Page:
4. Suggesting Teachers Unions Don't Care About The Children They Educate

MSNBC’s Joe Scarborough Claimed Detroit Teachers Union Sick-Out Over Lack Of Funding “Isn’t About Educating Children.” MSNBC Morning Joe co-host Joe Scarborough criticized the Detroit Federation of Teachers for having "put the children in the middle” of a fight for funding, referring to one of several organized teacher sick-outs that caused 94 out of 97 Detroit public schools to close on May 2. The union representing Detroit public school teachers called for the action after learning there was not enough funding to pay already earned salaries after June 30, and after months of union-led actions designed to call attention to the deplorable conditions in Detroit public schools caused by inadequate funding. The hosts additionally failed to mention that the new funding cuts would also mean summer school and extended special education programs would be canceled. [Media Matters, 5/2/16]

Chicago Tribune Asserted That Teachers Are Throwing A “Tantrum” And Abandoning Students Over Contract Disputes. The Chicago Tribune editorial board continually condemned actions by the Chicago Teachers Union to protest inadequate funding in schools by accusing teachers of throwing a “tantrum” and abandoning students. The main negotiations for a new contract, which expired in June 2015, include class sizes, staffing resources for school nurses and librarians, members' pensions and health care plans, pay cuts and modifications to scheduled pay raises, and school closings. However, the Tribune argued in one of a series of editorials that “the teachers’ tantrum” would be “cheating kids of a precious day of education.” The editorial board also attacked an April 1 “day of action,” writing, "If teachers walk, students would learn an acrid lesson about the teachers union's astonishing disrespect for the value of classroom instruction." The editorials did not acknowledge that teachers’ contract concerns -- like class sizes and the closing of neighborhood schools -- directly impact children’s learning environments. [Media Matters, 4/1/16]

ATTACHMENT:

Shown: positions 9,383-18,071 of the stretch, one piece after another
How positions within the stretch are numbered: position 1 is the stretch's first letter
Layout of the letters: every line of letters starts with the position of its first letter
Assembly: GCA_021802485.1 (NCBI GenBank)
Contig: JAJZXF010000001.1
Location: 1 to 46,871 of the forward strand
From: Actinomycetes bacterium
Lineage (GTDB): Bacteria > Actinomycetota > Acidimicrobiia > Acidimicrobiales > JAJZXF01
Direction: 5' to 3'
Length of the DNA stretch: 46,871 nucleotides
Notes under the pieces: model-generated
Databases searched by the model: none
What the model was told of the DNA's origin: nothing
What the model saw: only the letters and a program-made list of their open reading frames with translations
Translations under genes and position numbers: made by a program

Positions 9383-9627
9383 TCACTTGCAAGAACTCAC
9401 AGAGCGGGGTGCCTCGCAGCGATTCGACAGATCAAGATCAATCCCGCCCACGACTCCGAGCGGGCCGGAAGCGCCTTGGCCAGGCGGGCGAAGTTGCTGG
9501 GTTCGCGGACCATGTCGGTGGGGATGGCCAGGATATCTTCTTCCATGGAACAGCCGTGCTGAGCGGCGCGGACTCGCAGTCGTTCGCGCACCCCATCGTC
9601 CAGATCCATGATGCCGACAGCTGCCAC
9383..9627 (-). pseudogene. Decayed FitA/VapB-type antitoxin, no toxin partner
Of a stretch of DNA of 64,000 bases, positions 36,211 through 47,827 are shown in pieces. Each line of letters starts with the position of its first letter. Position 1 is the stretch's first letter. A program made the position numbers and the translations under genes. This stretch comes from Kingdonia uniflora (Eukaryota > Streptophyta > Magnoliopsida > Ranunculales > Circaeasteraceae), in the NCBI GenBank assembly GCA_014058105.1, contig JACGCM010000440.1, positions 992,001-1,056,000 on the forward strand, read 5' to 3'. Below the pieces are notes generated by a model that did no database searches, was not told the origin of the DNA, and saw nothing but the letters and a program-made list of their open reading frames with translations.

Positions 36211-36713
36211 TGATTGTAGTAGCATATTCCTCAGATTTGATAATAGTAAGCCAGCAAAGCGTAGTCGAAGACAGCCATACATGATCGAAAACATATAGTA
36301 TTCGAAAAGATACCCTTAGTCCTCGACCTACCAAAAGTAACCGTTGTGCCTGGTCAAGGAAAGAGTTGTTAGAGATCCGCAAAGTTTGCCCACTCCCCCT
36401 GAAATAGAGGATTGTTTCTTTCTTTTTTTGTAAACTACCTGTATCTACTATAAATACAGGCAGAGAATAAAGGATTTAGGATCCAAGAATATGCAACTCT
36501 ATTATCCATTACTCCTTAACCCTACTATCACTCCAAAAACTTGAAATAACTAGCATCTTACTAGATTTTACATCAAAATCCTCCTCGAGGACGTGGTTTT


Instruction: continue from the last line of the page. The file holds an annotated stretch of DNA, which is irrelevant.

WSJ Editorial Board Generalized That Teacher Job Protections Hurt Poor And Minority Students. Following an August 22 decision from the California Supreme Court that kept in place state job protections for teachers, The Wall Street Journal published a scathing editorial blaming progressives for working to “deny upward mobility to poor black and Hispanic children” by supporting these standard job protections. The editorial echoed the flawed argument of education reform groups, such as the group that brought the California case, that strong protections for educators contribute to educational inequality. The board condemned the court’s decision for “doom[ing] tens of thousands of lives to diminished possibility, if not poverty” in order to protect “failure factories.” The editorial ignored numerous studies that show strong teachers unions can lead to better overall teacher quality and can improve economic mobility for entire communities. [Media Matters, 8/23/16]